If I Were Running A Company…Data

I have been through this before, but with Moneyball being nominated for Best Picture and the revitalization of baseball, HR jumped on the Moneyball method, or essentially, big data that would help the HR department grow within the company.  There are tons of articles about Moneyball and HR on Google. How many articles that tout The Extra 2%, the book I think HR really needs to read? From the Google search: three (one from me, one self-promotion, and one PowerPoint slide).

Looking at the abstract and summary of each of these books, you would think the two are the same and mostly, you’re right. “Moneyball” and “The Extra 2%” come from sabermetrics and they value data. The difference is how they approach their data. “Moneyball” uses data as face value, while “The Extra 2%” prefers process over results. Some HR professionals want data to be used as gospel, which can be problematic.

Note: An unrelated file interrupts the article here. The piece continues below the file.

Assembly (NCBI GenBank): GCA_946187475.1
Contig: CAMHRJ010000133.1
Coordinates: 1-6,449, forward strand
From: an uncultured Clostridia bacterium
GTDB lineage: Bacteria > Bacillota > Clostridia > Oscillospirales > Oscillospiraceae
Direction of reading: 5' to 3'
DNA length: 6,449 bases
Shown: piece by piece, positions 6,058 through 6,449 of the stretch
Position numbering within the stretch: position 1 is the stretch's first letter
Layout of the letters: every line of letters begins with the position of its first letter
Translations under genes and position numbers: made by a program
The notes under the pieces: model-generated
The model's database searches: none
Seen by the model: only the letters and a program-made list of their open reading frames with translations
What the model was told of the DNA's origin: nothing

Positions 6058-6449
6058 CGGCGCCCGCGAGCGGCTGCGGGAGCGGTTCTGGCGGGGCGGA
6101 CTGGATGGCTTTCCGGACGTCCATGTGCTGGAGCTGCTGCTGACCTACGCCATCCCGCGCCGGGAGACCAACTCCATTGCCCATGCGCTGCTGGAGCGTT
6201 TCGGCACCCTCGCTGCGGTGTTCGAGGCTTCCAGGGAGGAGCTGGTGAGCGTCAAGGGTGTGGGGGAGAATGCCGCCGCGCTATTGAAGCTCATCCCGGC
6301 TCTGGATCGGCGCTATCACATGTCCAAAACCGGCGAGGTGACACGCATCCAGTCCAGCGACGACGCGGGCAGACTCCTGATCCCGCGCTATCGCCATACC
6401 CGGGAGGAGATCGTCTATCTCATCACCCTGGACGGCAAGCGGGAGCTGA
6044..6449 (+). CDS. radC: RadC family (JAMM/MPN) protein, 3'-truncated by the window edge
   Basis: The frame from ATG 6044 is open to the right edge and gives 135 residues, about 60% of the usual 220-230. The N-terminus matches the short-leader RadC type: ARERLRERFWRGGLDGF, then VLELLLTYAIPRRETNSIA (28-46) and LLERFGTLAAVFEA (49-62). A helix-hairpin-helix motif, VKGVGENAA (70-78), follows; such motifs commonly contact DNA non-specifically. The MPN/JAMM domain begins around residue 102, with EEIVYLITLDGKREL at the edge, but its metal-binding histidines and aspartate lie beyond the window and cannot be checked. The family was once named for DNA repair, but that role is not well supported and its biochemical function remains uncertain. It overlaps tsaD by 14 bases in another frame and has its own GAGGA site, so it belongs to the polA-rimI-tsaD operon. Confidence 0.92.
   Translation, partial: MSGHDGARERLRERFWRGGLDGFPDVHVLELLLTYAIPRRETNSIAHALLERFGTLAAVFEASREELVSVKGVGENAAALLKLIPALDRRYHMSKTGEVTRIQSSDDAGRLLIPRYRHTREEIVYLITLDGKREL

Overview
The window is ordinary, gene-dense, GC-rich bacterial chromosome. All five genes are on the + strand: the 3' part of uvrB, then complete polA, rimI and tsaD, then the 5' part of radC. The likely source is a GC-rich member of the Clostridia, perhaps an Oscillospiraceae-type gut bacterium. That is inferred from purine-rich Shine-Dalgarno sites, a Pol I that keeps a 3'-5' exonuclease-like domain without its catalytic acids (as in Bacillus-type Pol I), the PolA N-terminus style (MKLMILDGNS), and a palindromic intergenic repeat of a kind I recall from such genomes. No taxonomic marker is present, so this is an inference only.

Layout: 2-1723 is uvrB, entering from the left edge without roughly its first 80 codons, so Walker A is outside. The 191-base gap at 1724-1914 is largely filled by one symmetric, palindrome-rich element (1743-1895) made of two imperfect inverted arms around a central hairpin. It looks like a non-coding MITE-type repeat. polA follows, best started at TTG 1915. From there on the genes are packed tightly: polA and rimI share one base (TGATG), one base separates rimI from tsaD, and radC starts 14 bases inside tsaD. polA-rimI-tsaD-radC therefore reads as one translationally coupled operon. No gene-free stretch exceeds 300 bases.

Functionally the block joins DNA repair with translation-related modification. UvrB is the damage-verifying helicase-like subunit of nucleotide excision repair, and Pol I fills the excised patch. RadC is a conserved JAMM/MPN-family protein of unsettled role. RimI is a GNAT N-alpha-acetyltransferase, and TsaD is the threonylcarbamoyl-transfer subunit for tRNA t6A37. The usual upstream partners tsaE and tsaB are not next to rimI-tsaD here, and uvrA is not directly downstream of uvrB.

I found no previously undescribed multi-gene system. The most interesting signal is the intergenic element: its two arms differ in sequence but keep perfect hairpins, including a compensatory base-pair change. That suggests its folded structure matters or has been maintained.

Results only tell part of your success story. Data can say what areas are they doing well, but are you encouraging to “keep up the good work” or actually gain more development within your organization? This is where the process comes in. While results deal with your current climate of work of what you’re doing, the process tells what they’re doing well, what they can adapt and develop, and what changes they can foresee to advance the business to that stage.

What about disruptors in your workplace like social media, human nature, the stock market, technology, global markets? If you take it based on results, businesses will make decisions base on the information given. If businesses took the process approach they would think how to utilize these disruptors to their advantage.

To the point: the results are reactionary to the workplace; while the process takes a proactive approach. As well, results are part of the process as they confirm the data, although nothing lasts long, the process helps your business for the long-term.  The best way to handle is in your workplace utilizing data is to use your eyes seeing if people are working and being productive and at the same time see if the data matches up to the production.

This is why in many employee exit interviews why career development is the number one reason they leave: they want to be in the process, not as a number in your computer.

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